Certainly, one of the coolest things (both literally and figuratively) that I’ve done was participate in a PolarTREC program that allowed me to spend two months on an icebreaker off the southwest coast of Antarctica as part of an expedition investigating factors affecting the melt rate of the Thwaites Glacier. I loved being a member of a team of scientists exploring such a remote part of the world, and devising ways to incorporate my experiences into my teaching.
I’m curious to hear about your students’ sense of agency when it comes to climate and the environment. It’s pretty grim to think about the direction our planet is heading. Do they also have hope that things will change and that they can be change agents?
I show students a visualization of month-to-month carbon dioxide levels in the atmosphere from 2002 to the present (NASA’s Climate Time Machine) and use the data to color in three world maps: one that represents carbon dioxide levels in April of 2003; one that shows the data from April 2013; and lastly, a prediction of what atmospheric carbon dioxide levels will look like in April 2023, a challenge which created a spike in demand for red colored pencils in my classroom.
After showing this visualization to one class, a student with a stricken look on her face said with heartbreaking despair, “But Miss, what are we going to do?” Great question, and one that requires a much deeper exploration of the topic than just covering the basic facts of global warming causes and effects. How can we teach about this monumentally consequential topic without simultaneously instilling a sense of helplessness in the face of imminent disaster?
My classes have spent a lot of time this year measuring the temperature of different surfaces around our school — cement, pavement, dirt, and grass. Their data shows that pavement can be as much as 40 degrees hotter than grass on warm sunny days and close to 30 hotter than cement. This has triggered intense indignation about the paved school yard vs the adjacent cement administrator’s parking lot.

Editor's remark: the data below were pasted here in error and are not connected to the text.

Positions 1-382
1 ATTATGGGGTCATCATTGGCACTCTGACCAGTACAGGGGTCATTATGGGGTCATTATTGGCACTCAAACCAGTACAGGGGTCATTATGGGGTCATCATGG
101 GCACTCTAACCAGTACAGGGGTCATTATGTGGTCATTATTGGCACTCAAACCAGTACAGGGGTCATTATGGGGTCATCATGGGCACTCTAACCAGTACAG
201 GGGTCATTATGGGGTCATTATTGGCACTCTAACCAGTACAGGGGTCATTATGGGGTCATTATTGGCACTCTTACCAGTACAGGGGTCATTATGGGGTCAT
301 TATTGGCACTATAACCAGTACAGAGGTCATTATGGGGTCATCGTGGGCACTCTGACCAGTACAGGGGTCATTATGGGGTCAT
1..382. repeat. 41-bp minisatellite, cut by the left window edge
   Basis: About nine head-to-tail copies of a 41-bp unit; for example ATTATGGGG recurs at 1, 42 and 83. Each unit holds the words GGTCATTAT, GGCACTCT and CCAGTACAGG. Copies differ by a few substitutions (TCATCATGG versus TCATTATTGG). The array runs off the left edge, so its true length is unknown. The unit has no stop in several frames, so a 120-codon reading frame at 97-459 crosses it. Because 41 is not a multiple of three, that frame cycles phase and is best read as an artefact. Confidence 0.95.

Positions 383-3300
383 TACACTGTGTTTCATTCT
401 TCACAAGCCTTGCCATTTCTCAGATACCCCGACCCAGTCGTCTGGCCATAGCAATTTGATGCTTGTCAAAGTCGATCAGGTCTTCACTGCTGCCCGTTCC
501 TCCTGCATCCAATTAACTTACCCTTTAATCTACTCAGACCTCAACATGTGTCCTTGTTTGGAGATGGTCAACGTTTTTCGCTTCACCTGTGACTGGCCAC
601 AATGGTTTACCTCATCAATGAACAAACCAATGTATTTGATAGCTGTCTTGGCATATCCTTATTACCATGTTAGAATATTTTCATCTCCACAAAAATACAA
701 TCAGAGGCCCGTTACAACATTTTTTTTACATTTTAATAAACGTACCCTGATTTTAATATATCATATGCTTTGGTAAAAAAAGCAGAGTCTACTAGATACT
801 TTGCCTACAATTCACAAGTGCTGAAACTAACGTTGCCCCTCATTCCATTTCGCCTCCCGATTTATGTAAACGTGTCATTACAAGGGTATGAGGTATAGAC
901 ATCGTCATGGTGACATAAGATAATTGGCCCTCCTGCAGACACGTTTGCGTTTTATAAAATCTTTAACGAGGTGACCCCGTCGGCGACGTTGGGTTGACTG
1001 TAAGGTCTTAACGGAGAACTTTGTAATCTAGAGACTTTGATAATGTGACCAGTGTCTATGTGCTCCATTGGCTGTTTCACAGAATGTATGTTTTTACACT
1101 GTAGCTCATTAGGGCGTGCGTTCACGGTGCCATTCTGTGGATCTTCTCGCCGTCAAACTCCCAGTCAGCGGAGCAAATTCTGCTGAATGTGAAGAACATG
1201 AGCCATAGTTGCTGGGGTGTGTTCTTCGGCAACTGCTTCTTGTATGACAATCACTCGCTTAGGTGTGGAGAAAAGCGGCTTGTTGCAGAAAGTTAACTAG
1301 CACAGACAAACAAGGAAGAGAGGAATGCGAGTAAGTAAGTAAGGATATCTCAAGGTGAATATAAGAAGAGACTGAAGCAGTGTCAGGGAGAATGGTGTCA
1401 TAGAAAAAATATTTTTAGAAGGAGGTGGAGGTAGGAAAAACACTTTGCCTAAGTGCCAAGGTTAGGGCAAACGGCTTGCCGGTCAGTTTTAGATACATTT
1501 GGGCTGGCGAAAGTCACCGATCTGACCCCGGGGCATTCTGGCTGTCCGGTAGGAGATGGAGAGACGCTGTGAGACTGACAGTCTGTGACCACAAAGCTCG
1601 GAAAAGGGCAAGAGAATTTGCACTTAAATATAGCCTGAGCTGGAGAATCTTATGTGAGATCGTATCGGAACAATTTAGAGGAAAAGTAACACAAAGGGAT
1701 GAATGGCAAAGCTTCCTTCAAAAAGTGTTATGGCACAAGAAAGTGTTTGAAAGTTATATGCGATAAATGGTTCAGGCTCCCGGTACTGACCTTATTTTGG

But following the whining and without prompting, my students began to think of solutions. What if we painted the pavement? What if we planted some trees? What if we replaced the asphalt with grass? Any or all of those things might make our community a little more resilient as extreme heat days increase in frequency in the coming years.
This recent NY Times article about the dearth of climate education in middle school made me think of your work and whether you feel like you have enough time and support to teach about climate change.
The article struck close to home. I’ve long been disappointed in the focus that the NGSS [Next Generation Science Standards] pays to climate science. I think there are a few things that could be done:
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- Changing the NGSS seems unrealistic, but finding ways to encourage the curriculum writers to build more lessons around climate change science doesn’t seem like an impossible solution.
- Making sure that people don’t view climate education as exclusively a science teacher’s purview. There are plenty of ways to talk about climate in math, ELA, and social studies classes. Even art and music and drama teachers can find ways to connect their lessons to the climate crisis.
- Increase the role of Sustainability Coordinators in schools and provide them with time in their schedules to support other teachers in improving the quality of climate education. If I had a few periods a week where I was able to push into other classrooms to help to lead a lesson or work on resource development, I could reach a much larger audience.
Even if we aren’t explicitly teaching our students about climate, we can help them develop the scientific thinking skills to critically assess the ways in which our planet is changing and recognize that climate deniers are not basing their claims on any real science.
My favorite Neil deGrasse Tyson quote is: “The good thing about science is that it is true whether or not you believe in it.”